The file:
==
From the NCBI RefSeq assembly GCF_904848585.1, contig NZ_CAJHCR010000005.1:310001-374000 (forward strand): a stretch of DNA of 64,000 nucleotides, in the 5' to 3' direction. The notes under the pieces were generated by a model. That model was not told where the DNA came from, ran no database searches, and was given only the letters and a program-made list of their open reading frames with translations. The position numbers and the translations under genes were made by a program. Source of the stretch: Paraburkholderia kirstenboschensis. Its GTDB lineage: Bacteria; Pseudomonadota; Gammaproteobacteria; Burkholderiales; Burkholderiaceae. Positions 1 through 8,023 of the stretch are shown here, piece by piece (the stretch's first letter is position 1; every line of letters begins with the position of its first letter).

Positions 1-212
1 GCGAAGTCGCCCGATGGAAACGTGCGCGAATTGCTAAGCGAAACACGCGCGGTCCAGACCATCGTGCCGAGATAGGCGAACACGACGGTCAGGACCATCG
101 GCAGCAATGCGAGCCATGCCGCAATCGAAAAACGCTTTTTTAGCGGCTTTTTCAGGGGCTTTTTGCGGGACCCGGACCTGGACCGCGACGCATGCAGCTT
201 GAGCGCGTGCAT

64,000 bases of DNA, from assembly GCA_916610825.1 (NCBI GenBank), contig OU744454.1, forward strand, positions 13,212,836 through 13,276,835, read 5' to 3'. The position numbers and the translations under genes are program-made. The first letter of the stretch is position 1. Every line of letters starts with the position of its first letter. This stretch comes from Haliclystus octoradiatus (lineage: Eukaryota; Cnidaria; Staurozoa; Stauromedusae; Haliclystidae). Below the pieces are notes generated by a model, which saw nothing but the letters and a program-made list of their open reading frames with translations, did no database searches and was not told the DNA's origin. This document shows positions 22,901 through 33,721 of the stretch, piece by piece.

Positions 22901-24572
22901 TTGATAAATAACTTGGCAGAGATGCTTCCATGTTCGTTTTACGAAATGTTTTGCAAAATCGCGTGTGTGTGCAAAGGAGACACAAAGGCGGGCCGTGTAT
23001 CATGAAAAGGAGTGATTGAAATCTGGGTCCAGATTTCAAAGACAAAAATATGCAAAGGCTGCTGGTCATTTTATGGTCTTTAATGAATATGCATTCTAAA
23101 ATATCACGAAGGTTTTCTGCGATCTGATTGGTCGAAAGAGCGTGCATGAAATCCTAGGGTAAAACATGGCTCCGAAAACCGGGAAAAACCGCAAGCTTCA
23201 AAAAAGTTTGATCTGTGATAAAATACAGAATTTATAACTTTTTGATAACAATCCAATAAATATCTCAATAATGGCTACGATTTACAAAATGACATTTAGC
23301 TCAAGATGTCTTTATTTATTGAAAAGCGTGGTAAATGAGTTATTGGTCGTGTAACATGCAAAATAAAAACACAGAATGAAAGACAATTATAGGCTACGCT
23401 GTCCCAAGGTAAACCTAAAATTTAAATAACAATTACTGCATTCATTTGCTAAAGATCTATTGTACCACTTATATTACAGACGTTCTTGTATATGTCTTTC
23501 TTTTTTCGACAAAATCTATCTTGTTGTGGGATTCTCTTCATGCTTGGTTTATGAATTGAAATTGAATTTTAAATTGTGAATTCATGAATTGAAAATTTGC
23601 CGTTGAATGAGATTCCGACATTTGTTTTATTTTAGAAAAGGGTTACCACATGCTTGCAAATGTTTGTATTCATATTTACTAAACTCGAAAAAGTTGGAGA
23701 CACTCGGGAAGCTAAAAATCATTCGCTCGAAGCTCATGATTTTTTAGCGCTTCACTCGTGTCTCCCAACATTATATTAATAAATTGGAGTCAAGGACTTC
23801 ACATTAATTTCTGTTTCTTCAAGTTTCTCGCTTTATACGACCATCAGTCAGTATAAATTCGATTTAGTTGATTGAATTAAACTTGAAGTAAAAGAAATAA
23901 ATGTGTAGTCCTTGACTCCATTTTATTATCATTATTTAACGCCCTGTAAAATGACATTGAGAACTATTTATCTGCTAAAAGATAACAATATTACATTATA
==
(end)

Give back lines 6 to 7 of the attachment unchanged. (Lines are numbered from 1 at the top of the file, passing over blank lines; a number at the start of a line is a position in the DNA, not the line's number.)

64,000 bases of DNA, from assembly GCA_916610825.1 (NCBI GenBank), contig OU744454.1, forward strand, positions 13,212,836 through 13,276,835, read 5' to 3'. The position numbers and the translations under genes are program-made. The first letter of the stretch is position 1. Every line of letters starts with the position of its first letter. This stretch comes from Haliclystus octoradiatus (lineage: Eukaryota; Cnidaria; Staurozoa; Stauromedusae; Haliclystidae). Below the pieces are notes generated by a model, which saw nothing but the letters and a program-made list of their open reading frames with translations, did no database searches and was not told the DNA's origin. This document shows positions 22,901 through 33,721 of the stretch, piece by piece.

Positions 22901-24572